Stacy Sullivan’s show ‘It’s a Good Day: A Tribute to Miss Peggy Lee’ opens the Café Carlyle’s new series, ‘Second Act’
By Tom Dworetzky / NEW YORK DAILY NEWS
Stacy Sullivan’s tribute to the legendary Miss Peggy Lee, “It’s a Good Day: A Tribute to Miss Peggy Lee,” combines a biographical journey through Lee’s remarkable life and six-decade career — one that left an indelible mark on American music — with Lee songs from Sullivan’s new album of the same name.
Says Sullivan, “Twenty years ago, I did a show with one of Peggy’s co-writers, Paul Horner. I loved her songs. About five years ago, Sydney Myer came up to me after a show and said, “You have to do a Peggy Lee show.” I didn’t ask questions…I got to work. I was only familiar with the “later” Peggy Lee. When I started digging up the old footage of her from the 40’s and 50’s, I was hooked for life.”
Sullivan’s show opened the new Carlyle “Second Act series,” as the legendary venue for cabaret calls its late Friday and Saturday night shows. Cabaret fans that missed her recent show will get a second chance to catch her show when it returns on May 2, 3 and 4.
The News had a chance to catch up with her at the Carlyle show and ask her about her life, her art and the great Miss Peggy Lee:
News: Can you talk about growing up and coming from a large and musical family?
Sullivan: I was born in Boggy Depot, Oklahoma, but my family moved to the “big city,” Norman, Oklahoma, when I was five years old. As the seventh child in an extremely musical family, I sang before I could talk. We did family concerts all through my childhood in Oklahoma and performing was such a positive experience for me that I don’t think I ever seriously considered another profession. My sister, Heather is also a professional musician and composer. I remember watching my mom sing in church as a kid. She took everyone to another place when she sang. She is definitely my greatest inspiration as a singer.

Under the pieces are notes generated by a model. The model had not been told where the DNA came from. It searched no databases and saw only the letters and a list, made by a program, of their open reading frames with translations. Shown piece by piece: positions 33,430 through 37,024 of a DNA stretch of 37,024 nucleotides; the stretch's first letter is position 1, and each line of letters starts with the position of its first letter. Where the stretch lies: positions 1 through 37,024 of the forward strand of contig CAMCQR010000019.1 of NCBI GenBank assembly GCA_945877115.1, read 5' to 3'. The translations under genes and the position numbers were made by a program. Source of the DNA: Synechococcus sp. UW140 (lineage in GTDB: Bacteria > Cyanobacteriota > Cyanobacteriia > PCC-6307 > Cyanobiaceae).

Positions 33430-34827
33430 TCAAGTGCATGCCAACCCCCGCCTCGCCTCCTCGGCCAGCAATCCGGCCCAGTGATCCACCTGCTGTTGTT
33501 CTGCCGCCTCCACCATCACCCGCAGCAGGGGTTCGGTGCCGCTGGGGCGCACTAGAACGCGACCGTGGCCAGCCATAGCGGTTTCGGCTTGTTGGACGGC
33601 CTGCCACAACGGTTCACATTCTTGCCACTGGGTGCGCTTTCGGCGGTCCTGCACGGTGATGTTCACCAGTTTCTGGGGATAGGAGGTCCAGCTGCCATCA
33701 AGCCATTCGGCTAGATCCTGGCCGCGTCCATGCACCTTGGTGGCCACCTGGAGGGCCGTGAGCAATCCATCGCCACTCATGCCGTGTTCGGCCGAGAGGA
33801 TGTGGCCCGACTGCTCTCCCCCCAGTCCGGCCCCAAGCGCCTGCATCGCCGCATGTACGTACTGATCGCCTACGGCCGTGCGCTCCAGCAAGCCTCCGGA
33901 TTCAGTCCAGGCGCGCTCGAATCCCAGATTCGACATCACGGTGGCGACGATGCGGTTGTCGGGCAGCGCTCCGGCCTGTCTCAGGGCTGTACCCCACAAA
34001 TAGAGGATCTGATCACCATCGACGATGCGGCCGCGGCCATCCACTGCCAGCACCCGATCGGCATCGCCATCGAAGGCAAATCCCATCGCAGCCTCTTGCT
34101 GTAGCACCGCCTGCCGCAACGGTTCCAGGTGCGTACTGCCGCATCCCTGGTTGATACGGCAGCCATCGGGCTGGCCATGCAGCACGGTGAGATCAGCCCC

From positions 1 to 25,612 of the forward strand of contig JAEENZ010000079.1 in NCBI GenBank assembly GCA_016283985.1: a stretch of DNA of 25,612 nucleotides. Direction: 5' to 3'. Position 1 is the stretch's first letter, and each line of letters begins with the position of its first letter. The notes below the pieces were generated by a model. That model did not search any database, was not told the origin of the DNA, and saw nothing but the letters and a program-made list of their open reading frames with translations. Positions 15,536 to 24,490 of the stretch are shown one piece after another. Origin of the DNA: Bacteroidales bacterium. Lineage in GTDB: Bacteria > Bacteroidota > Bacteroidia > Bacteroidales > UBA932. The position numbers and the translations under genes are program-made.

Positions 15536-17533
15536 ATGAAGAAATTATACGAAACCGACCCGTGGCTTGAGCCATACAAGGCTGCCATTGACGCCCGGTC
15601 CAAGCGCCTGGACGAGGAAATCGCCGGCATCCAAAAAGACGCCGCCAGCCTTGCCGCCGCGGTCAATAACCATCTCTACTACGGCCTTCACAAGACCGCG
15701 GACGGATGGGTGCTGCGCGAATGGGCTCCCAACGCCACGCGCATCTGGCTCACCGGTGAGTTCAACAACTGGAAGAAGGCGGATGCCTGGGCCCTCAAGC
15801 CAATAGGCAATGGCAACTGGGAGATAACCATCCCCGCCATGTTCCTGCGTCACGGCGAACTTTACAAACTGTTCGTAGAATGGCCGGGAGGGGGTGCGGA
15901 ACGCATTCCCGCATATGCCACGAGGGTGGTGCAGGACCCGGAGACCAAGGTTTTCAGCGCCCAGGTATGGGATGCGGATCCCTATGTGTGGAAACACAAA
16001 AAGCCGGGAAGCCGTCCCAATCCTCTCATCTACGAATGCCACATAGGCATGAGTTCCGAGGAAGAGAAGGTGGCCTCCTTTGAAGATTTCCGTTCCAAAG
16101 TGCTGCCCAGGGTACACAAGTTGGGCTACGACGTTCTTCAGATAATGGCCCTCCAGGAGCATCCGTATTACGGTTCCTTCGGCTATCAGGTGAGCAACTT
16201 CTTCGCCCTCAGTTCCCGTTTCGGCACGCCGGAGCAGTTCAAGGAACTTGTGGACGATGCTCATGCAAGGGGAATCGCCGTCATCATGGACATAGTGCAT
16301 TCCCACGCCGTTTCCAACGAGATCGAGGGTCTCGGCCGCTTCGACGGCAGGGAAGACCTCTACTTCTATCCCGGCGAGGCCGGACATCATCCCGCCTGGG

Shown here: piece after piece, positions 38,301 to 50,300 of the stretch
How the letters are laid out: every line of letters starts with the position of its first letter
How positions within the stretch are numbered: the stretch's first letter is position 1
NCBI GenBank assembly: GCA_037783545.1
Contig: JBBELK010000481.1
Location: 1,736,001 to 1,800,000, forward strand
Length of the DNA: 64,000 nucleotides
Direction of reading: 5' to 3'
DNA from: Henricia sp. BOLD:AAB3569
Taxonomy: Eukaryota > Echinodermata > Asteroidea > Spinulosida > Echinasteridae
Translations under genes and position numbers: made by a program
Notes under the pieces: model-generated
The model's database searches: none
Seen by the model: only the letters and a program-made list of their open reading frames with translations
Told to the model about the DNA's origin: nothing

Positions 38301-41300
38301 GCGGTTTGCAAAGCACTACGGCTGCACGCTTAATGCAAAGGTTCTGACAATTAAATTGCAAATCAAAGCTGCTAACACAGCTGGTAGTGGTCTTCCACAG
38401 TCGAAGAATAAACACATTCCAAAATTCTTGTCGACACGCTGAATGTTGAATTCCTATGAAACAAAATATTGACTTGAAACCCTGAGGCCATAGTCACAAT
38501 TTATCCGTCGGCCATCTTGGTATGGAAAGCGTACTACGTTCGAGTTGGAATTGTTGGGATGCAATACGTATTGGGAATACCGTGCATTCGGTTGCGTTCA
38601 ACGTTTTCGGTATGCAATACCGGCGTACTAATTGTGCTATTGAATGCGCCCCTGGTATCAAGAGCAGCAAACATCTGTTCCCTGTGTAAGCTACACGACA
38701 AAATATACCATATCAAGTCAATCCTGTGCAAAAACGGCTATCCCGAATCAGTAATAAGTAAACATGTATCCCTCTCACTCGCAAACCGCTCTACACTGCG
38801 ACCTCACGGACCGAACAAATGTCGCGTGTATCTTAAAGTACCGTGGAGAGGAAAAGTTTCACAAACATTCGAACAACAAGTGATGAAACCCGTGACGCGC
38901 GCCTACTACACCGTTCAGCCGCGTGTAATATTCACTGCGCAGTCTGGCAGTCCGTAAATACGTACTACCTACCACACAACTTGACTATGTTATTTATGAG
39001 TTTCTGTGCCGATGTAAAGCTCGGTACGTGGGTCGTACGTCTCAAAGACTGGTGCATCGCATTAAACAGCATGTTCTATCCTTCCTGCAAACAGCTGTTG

News: Can you share some of the key moments your recall about the “family concerts” that you sang together as kids?
Sullivan: I remember getting to go out to dinner after the shows! Eating out in restaurants wasn’t something we did a lot of as a family of ten. Usually, the churches took “love offerings” for our fee. Depending on how well we sang and how generous the audience, we ate everything from steak to pizza!
News: You began performing at age 5. What are your earliest memories of doing so? Any particular high points as a child performer?
Sullivan: My sister, KT, would find me the greatest songs to sing. I was the youngest of the “singing” children and I loved singing “Put Your Hand in the Hand.” KT wrote some additional lyrics and she and Heather would sing back-up. It was a real crowd-pleaser…I was quickly addicted to the positive response of crowds.